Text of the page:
Photo by Kaitlin Buckley

Campus & Community

Connecting Harvard history to its surroundings

4 min read

Freshmen dive into archives to learn from University’s past about its ties to a wider world

A cloth banner bearing a defiant red fist urges students to strike. An aged letter grants colonial troops permission to use Harvard Yard during the Revolutionary War and announces the accompanying campus relocation to Concord.

When students from Ariane Liazos’ expository writing class step into the Harvard University Archives — where they’re surrounded by stacks of private letters, Crimson articles, and protest buttons — they learn how many of the objects safeguarded at Harvard tell a story.

“They’ve never touched a letter that’s 100 years old and flipped through it,” said Liazos. “It makes them excited about history, seeing their connection to Harvard’s history on a deeper level.”

At the University Archives, librarians and archivists curate materials that show how students, administrators, community leaders, alumni, and staff reacted to the events of their time — such as the Vietnam War or apartheid in South Africa — and how they envisioned Harvard’s place in them.

Liazos’ course on “Class, Race and Space in Boston and Cambridge” raises questions about how physical spaces promote or detract from social interactions based on class and race. She brings her students to the archives so they can get a fresh look at history and explore Harvard’s impact on the community. In examining instances of students occupying University Hall in 1969 and Occupy Harvard in 2011, current freshmen are challenged to ask questions.

Liazos sees the partnership with the archives as essential. “The University Archives hold an amazing wealth of materials that enable me to introduce students to the process of historical research,” she said.

Emma Toh ’20 found part of Harvard’s past that surprised her. In 1930, Harvard laid off 20 women on the janitorial staff at Widener Library — called “scrubwomen” — when the Minimum Wage Commission from the Department of Labor determined that they deserved a raise. The ensuing discussion among administrators, students, alumni, and news media resonated as Toh began her project in 2016 during the Harvard dining workers’ strike.

A pin button from the Occupy Harvard protests bears a modified shield with “Veritas” replaced with “Occupy,” encircled by the Latin phrase “corruptio optimi pessima,” which translates to “the corruption of the best is the worst of all.”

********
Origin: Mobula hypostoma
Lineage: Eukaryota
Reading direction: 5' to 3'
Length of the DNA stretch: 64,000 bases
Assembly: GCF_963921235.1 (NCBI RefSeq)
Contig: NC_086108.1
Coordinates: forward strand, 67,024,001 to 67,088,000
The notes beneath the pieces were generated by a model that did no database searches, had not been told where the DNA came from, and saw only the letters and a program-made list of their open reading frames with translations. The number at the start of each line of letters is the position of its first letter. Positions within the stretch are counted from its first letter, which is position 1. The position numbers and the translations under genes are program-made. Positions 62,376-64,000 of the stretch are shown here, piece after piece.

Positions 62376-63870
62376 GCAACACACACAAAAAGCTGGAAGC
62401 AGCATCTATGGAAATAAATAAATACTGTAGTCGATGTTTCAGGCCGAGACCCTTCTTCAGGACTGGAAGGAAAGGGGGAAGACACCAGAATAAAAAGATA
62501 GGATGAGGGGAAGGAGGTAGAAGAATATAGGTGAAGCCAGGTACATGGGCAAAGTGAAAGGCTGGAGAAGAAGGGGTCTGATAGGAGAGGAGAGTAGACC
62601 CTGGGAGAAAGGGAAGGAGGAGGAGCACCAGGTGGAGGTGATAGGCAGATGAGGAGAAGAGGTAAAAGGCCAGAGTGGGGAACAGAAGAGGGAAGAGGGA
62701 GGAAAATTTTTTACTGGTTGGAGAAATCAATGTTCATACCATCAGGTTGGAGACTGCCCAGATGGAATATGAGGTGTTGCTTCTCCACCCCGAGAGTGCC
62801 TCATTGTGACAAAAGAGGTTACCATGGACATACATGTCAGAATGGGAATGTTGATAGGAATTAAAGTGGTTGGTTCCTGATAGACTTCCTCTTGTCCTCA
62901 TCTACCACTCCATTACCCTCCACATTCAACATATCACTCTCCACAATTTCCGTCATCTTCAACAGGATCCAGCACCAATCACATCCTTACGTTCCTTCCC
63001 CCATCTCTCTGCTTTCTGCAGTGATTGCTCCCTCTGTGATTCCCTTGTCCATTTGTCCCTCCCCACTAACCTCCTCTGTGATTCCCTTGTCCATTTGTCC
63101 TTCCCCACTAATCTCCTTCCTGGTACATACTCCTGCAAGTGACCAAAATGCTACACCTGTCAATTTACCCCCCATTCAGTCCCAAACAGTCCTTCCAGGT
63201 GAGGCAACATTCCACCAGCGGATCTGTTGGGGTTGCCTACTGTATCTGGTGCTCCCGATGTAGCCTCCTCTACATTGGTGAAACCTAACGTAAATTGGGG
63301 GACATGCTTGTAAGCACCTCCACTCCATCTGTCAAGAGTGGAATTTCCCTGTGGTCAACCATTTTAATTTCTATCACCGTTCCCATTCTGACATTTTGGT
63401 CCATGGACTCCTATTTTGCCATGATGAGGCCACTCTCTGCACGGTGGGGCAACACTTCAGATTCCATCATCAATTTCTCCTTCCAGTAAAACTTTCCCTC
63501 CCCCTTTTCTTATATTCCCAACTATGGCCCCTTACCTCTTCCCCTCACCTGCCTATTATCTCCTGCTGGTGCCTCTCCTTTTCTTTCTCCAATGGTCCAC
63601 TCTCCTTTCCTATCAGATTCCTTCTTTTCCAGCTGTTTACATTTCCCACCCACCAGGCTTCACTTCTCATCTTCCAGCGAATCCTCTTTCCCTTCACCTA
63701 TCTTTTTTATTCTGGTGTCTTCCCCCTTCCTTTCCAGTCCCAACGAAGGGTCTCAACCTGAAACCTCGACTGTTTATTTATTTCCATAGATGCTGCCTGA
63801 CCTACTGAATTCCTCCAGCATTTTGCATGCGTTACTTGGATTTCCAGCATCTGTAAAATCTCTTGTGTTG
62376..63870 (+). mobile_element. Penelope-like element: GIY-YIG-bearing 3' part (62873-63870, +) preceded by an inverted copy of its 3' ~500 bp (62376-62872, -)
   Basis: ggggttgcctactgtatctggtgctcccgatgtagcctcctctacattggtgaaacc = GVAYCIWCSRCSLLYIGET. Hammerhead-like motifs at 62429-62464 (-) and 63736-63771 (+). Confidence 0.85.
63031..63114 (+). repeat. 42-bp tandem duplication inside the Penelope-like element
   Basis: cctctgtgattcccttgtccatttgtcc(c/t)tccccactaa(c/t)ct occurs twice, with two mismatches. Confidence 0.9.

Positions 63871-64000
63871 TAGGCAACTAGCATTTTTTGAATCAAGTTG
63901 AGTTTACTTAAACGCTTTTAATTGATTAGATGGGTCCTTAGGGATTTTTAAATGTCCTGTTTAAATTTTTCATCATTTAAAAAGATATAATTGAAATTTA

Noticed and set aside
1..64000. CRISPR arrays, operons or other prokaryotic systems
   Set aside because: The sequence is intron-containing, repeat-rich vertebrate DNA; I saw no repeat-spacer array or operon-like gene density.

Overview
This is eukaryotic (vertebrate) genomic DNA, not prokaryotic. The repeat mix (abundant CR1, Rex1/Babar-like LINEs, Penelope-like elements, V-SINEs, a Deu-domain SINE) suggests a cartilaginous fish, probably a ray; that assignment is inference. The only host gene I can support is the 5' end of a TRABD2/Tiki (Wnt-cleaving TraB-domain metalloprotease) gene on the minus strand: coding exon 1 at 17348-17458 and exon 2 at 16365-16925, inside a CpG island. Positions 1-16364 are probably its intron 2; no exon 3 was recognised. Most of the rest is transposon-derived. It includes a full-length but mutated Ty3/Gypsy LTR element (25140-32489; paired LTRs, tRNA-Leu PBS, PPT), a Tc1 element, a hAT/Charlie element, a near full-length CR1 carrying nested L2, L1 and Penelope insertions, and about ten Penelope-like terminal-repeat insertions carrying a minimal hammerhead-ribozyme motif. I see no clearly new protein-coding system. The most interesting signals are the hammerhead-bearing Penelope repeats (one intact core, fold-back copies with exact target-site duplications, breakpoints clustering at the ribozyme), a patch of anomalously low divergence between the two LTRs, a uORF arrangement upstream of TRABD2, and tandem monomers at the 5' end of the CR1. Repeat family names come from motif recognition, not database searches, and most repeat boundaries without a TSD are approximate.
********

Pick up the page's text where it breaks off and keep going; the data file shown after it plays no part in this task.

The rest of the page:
Photo by Kaitlin Buckley

After Toh reached out to archives staff members, they presented her with boxes of material. “I started piecing the story together myself,” Toh said. “It was really challenging but much more rewarding.”

A scrapbook filled with newspaper articles from The Crimson and The Boston Globe, along with private correspondence and pamphlets, helped illuminate the controversy from different angles. Eventually, the janitorial women were rehired at minimum wage.

Librarians Susan Gilroy and Barbara Meloni “went above and beyond — directed me and showed me how to do things,” said Toh. Without visiting the archives, Toh said, she wouldn’t have been able to understand the depth of these primary sources. Since much of Harvard’s enormous archival material is not yet digitized, an in-person visit is the only way to get close to them.

The archivists help student researchers by showing them how to search the online catalog to find primary sources relevant to their topics, then how to evaluate and interpret them.

“My favorite part is watching the students make historical connections to current events and seeing how excited they are about the process,” said Meloni.

Students can delve into any subject that interests them, such as social movements on campus, community engagement in Allston, or Harvard’s relationship with Cambridge’s working class. Visits to the Cambridge Historical Society and the North End Historical Society take the students out of the Yard to learn about urban development through another historical lens.

Image 1: Peyton Dunham (from left), Lion Lee, and Franklin Civantos examine sources from the Archives as part of Professor Ariane Liazos’s freshman expository writing class. Images 2: Katie Okumu (from left), Veronica Santana, and Lainey Newman explore materials from student demonstrations on campus in the 1960s and 1970s.

Photos by Kaitlin Buckley

As part of their final project, the students present their research to community representatives at an event hosted by the Mindich Program for Engaged Scholarship. They discuss their work with the Cambridge Historical Society, the North End Historical Society, Health Leads at Massachusetts General Hospital, MIT’s Community Innovators Lab, and the Allston Brighton Community Development Corporation, fielding questions about their findings. The students focus on thinking critically about the different sides to each conflict and prepare to defend their arguments, while opening their minds to other points of view.

“It’s like doing a jigsaw puzzle,” Toh said. “There’s a freedom to explore what you want to explore.”